For platform-building purposes, the number of page views I get is most important. The first graph (wish I could get the graphs clearer--click on the graph for a clearer image) shows where I stand with page views. I peaked in mid-October when I had 53 articles posted, and began a slow decline. Page views tanked over Thanksgiving, though that's to be expected. They have recovered nicely, but not to where they were right before Thanksgiving. Still, my current readership is 86,000 people per year with current article total at 70. That's not too shabby.

Revenue is going up, though I'm way below the reported site average. The second graph shows my revenue history. It is more volatile than are page views, but the trend is upward. The third graph shows revenue per week. While revenue is still low, I had four of my best weeks in November to early December. As I wrote once before, I began writing some different type articles around October 21st to try to stimulate revenue. That seems to have worked, though the coincident peak in page views at the same time is curious, if not causal. I'll have to watch that and see how page views go in January, after we get past all this holiday hubbub.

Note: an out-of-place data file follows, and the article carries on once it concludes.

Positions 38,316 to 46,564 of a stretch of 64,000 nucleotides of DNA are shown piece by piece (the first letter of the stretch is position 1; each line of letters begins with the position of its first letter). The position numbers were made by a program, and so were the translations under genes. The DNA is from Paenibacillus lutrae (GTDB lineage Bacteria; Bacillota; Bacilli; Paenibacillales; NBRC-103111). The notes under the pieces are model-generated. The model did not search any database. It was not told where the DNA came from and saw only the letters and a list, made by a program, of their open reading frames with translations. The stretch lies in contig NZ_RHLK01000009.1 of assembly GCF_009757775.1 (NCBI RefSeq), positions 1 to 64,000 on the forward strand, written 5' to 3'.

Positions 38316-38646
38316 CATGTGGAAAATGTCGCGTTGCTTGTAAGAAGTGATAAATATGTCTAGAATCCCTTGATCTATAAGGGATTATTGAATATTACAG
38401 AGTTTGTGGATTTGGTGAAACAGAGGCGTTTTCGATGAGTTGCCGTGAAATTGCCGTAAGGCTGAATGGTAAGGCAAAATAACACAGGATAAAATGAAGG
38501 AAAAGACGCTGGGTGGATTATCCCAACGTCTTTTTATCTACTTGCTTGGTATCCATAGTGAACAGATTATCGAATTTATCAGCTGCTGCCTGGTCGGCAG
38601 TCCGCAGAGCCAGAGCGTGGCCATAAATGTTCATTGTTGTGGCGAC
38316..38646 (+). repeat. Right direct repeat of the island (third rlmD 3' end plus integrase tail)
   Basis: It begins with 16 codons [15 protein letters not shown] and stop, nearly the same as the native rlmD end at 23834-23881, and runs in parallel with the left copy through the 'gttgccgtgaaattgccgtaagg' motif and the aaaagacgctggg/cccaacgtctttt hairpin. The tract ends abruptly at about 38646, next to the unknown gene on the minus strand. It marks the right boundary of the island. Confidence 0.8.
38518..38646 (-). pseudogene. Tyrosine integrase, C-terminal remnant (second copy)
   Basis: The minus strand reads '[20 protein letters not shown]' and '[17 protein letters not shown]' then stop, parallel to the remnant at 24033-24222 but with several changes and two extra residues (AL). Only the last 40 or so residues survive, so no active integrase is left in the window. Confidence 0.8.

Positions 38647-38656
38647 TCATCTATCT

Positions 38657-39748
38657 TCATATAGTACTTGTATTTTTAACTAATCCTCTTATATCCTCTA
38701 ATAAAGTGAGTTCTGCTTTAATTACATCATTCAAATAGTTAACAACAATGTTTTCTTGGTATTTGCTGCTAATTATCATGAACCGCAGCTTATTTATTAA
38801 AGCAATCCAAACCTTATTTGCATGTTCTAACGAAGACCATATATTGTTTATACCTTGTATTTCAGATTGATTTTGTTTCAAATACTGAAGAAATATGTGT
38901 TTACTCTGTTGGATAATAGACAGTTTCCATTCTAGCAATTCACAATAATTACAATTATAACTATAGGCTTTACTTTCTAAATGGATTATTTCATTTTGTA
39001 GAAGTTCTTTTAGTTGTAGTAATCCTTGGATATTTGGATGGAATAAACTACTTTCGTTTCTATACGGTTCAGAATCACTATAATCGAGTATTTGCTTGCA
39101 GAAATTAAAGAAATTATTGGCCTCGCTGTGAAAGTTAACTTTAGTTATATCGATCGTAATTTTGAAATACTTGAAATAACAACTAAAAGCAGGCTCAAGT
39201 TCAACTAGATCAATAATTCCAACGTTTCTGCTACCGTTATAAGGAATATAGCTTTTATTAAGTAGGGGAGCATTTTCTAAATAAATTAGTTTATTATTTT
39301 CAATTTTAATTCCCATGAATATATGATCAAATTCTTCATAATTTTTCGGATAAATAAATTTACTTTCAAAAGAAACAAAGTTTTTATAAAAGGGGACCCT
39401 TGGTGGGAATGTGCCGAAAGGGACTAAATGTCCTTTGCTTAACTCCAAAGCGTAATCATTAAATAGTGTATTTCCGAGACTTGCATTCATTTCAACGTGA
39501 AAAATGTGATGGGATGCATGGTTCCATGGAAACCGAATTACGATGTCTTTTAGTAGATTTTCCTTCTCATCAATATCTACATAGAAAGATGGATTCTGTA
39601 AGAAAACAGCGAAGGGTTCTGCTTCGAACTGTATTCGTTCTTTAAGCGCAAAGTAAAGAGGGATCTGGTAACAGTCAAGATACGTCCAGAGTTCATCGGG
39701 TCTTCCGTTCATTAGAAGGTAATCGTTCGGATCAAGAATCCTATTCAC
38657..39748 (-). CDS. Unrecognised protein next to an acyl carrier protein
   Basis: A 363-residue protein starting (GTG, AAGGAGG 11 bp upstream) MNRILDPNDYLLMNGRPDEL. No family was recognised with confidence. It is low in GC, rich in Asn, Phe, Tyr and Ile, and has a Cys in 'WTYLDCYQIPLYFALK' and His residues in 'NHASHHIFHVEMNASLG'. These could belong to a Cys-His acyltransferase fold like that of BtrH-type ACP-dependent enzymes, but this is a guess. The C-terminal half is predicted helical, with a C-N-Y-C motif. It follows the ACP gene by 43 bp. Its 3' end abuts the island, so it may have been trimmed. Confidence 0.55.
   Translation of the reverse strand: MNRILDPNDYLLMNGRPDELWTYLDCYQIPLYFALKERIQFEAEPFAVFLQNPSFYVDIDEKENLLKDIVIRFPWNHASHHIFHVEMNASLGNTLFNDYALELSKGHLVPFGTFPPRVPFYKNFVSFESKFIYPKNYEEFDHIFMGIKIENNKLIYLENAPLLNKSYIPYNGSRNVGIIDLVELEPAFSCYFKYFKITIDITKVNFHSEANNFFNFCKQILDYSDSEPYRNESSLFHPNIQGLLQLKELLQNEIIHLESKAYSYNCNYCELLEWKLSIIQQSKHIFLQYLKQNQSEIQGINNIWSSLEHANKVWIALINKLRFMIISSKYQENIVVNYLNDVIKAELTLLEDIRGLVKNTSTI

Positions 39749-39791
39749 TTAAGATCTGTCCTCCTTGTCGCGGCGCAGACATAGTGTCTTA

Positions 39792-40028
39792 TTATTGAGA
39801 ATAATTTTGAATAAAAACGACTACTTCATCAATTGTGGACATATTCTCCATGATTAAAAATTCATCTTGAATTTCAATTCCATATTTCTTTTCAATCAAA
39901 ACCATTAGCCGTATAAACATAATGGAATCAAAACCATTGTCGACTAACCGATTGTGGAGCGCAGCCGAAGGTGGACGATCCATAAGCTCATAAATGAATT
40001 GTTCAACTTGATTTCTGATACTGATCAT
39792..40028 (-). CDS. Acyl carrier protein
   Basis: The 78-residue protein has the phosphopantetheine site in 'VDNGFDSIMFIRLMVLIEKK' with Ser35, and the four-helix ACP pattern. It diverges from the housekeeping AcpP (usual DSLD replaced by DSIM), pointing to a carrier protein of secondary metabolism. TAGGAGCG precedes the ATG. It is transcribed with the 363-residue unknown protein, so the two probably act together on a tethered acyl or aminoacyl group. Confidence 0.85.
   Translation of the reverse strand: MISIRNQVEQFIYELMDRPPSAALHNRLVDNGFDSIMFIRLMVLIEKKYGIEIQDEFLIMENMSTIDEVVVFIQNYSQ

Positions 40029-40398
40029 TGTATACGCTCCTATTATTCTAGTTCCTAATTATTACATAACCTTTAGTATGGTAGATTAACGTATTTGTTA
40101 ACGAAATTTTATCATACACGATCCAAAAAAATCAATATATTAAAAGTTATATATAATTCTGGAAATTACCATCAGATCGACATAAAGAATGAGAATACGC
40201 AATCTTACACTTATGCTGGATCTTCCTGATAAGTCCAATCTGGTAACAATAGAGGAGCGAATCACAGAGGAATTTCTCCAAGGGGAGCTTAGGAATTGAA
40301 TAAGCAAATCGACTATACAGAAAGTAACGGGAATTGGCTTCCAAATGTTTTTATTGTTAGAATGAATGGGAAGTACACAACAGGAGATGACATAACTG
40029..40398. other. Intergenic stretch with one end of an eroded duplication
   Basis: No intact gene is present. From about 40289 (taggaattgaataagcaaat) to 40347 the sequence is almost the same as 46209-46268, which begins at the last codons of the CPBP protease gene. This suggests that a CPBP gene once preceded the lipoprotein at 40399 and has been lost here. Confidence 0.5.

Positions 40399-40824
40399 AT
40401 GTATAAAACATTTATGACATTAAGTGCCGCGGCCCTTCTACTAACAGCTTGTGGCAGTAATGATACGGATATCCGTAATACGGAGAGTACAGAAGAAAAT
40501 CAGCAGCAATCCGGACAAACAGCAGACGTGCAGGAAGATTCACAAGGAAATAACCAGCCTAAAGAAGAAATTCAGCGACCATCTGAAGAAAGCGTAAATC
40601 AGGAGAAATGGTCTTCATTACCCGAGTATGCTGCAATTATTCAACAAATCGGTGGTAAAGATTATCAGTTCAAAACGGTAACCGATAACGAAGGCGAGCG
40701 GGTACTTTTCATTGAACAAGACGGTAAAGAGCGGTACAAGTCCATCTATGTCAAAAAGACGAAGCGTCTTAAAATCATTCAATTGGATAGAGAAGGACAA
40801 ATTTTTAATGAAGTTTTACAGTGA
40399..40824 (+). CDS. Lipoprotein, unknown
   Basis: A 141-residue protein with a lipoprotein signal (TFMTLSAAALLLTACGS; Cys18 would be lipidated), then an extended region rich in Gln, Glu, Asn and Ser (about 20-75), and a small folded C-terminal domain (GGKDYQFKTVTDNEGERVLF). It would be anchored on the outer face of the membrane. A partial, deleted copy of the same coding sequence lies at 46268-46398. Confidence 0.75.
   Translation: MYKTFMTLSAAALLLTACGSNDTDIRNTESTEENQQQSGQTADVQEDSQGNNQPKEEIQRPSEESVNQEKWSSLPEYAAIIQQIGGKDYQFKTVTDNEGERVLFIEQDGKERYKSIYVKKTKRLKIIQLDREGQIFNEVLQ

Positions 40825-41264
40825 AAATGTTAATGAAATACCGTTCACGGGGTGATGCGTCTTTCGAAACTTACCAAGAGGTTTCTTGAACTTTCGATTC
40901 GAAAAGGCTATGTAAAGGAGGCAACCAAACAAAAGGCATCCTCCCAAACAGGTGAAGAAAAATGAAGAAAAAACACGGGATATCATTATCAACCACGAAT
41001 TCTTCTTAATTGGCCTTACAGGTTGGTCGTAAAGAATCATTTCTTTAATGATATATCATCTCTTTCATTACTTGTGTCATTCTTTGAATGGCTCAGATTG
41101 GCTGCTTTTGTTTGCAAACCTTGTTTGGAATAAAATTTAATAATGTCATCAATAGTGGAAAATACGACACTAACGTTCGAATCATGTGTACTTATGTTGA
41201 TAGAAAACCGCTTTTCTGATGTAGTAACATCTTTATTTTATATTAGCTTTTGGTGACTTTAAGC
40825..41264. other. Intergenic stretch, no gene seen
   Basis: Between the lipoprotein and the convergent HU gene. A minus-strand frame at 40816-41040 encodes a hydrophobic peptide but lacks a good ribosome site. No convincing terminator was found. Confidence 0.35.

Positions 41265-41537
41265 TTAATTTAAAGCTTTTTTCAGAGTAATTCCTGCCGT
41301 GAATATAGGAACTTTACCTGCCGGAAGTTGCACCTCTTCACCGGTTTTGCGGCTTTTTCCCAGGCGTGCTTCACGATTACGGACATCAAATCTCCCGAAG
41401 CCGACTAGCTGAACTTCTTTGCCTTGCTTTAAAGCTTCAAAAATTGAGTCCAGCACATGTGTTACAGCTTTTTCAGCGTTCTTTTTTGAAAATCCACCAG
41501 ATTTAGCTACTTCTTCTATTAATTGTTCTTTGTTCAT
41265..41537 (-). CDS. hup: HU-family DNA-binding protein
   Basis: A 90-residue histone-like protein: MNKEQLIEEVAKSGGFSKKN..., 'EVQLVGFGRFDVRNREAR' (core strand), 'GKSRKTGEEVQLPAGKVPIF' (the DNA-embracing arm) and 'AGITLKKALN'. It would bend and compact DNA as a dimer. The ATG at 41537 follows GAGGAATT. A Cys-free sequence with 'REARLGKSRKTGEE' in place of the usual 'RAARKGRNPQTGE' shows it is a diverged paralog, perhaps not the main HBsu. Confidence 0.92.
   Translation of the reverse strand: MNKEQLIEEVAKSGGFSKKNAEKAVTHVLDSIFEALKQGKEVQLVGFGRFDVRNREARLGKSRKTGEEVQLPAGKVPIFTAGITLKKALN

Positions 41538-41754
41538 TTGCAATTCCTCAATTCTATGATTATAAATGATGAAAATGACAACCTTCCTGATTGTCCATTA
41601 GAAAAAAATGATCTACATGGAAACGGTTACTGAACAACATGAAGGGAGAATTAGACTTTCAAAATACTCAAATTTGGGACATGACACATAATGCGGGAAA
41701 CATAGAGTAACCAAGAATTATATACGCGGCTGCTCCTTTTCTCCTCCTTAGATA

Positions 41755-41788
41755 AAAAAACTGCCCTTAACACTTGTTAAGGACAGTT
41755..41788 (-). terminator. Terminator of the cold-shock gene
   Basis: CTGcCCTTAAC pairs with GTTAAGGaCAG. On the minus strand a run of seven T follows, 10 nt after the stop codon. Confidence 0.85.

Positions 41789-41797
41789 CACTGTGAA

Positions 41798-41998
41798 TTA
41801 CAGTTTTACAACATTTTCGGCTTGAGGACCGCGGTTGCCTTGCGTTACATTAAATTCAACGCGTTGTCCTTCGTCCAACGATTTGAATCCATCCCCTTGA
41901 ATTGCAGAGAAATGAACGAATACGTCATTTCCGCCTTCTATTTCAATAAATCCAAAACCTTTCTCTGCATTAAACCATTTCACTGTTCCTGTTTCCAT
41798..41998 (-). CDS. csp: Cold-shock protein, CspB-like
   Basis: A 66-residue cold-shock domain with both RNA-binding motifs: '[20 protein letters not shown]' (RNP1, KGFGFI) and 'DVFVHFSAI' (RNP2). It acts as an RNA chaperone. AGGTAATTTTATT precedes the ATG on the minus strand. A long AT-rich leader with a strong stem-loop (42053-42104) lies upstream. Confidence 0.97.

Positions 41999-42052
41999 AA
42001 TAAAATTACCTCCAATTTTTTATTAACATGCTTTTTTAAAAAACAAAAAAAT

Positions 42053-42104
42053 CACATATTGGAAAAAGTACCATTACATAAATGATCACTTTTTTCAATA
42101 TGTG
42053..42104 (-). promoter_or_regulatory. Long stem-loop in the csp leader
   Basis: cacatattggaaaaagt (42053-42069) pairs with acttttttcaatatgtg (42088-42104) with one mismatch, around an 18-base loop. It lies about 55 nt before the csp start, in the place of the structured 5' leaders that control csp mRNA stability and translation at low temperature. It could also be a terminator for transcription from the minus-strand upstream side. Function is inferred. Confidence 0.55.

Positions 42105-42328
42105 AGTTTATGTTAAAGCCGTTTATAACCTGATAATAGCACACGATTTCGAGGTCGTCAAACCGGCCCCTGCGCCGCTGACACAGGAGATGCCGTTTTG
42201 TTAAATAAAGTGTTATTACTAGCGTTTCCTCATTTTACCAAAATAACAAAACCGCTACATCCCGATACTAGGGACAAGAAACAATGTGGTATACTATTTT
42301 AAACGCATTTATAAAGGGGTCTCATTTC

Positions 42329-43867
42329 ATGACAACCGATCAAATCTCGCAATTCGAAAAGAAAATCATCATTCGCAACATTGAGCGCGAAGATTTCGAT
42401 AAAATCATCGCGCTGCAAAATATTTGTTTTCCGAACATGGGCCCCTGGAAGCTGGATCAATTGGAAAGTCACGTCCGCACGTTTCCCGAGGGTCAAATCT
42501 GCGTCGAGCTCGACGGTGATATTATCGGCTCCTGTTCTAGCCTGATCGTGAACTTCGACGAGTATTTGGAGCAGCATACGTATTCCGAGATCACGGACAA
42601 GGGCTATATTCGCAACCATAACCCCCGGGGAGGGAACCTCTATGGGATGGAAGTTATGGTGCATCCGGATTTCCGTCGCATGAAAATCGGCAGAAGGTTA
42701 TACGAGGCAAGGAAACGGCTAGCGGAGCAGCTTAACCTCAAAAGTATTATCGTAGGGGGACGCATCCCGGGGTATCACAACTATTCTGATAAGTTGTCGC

Last week the site went through a major face lift, completely changing its look. The site had limited functionality for about 20 hours, which probably hurt page views and revenue. It's too soon to know if and how the new look will affect readership and revenue. I can and do hope for the best, however.

Friday, December 4, 2009

Number 1 on Google

Dr. Hook and his Medicine Machine may have fixated on getting their picture on the cover of The Rolling Stone magazine. Athletes hope for Sports Illustrated covers. I suppose politicians hope for the conservative or liberal magazine of choice. But for a writer who writes on the web and tries to attract readers through search engines, the goal is to be number 1 on Google for the critical search term(s).